The 150-kilometre (94 mile) per hour speedster was given time off after his heroics in the 5-0 demolition of England and missed Australia's opening ODI win in Melbourne on Sunday. (Agencies)
Now he says that he's ready to go again.
"I mentally needed that break," Mitchell told reporters before the second ODI at the Gabba where he broke England in the first Ashes Test back in November.
"I don't think it will break my momentum at all. I'm looking forward to getting back to one-day cricket. You can still use your short-pitch ball and be aggressive" in the 50-over format, said the Queensland-born left-armer.
"I really enjoy bowling with the white ball. I think it swings a lot more and I think you can still be as intimidating with the white ball.”
"It definitely makes a difference being a bowler that can bowl at the 150 mark, it definitely helps with the intimidation factor."
Johnson's glare at opposing batsmen might, however, have lost some of its terror now his long black moustache has been shaved off.
"I do feel bare without it," he admitted after his wife shaved it off in public on Tuesday, after Johnson raised thousands of dollars for charity by growing it.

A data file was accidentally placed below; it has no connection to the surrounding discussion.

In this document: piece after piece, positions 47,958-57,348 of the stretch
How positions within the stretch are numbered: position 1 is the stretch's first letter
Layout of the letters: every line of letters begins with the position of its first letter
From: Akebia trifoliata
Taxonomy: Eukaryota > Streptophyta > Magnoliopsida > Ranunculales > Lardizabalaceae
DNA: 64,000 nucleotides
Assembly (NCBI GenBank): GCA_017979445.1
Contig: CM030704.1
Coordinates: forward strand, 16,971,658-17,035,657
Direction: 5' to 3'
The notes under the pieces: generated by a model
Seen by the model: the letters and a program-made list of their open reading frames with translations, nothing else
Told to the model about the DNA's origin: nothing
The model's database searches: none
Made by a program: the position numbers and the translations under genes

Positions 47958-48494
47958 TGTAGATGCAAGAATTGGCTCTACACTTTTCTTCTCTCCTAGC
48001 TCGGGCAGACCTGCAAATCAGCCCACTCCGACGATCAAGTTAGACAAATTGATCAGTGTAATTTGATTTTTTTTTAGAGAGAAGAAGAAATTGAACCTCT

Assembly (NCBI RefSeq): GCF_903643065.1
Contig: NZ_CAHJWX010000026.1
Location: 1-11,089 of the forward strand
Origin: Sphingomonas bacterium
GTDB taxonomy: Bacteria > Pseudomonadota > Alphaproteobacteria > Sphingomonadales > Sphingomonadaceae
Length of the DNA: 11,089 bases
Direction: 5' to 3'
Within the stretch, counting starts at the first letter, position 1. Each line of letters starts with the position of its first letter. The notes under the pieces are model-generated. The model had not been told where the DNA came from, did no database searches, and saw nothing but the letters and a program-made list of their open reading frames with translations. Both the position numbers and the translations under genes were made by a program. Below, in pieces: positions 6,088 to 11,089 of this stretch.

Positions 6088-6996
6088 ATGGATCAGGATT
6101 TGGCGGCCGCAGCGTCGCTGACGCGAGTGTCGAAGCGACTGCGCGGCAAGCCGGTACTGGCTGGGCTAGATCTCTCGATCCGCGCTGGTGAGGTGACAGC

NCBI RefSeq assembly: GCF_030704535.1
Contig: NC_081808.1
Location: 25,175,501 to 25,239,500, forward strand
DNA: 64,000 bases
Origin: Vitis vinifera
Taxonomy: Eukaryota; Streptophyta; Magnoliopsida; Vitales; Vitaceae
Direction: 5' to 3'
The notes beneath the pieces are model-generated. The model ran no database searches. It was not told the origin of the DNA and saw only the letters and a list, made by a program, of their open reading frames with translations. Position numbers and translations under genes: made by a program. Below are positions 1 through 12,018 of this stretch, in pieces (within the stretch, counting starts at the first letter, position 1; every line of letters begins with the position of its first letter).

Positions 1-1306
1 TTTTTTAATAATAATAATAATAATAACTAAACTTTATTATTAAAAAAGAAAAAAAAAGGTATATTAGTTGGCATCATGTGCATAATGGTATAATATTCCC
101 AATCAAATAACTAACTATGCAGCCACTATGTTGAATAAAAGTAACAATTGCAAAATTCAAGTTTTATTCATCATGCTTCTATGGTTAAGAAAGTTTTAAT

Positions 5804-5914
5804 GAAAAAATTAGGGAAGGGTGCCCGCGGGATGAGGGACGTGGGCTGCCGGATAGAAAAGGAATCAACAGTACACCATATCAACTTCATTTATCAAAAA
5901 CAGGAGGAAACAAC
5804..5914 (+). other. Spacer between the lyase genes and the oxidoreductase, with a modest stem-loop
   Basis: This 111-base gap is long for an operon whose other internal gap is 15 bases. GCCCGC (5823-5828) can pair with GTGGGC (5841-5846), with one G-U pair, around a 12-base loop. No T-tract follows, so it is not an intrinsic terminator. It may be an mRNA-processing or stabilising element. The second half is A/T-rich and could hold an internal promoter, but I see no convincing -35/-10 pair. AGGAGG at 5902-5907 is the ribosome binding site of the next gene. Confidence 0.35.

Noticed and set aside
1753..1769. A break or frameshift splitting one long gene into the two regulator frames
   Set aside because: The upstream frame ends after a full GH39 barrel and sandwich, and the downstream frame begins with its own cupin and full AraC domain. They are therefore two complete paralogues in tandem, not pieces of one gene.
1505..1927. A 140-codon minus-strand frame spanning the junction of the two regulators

"It definitely was intimidating at times I'm sure," Johnson added.
"You look at past fast bowlers like Dennis Lillee and Merv Hughes, it definitely makes a bit of a statement. For South Africa, it'll definitely be there," he added of the moustache for Australia's February tour.
Before that, Australia's 50-over side face England in Brisbane on Friday and in Sydney on Sunday. They play again in Perth on January 24 and two days later in Adelaide.
England enjoyed a morale-boosting first tour victory over the Australian Prime Minister's XI in Canberra on Tuesday.
The 150-kilometre (94 mile) per hour speedster was given time off after his heroics in the 5-0 demolition of England and missed Australia's opening ODI win in Melbourne on Sunday.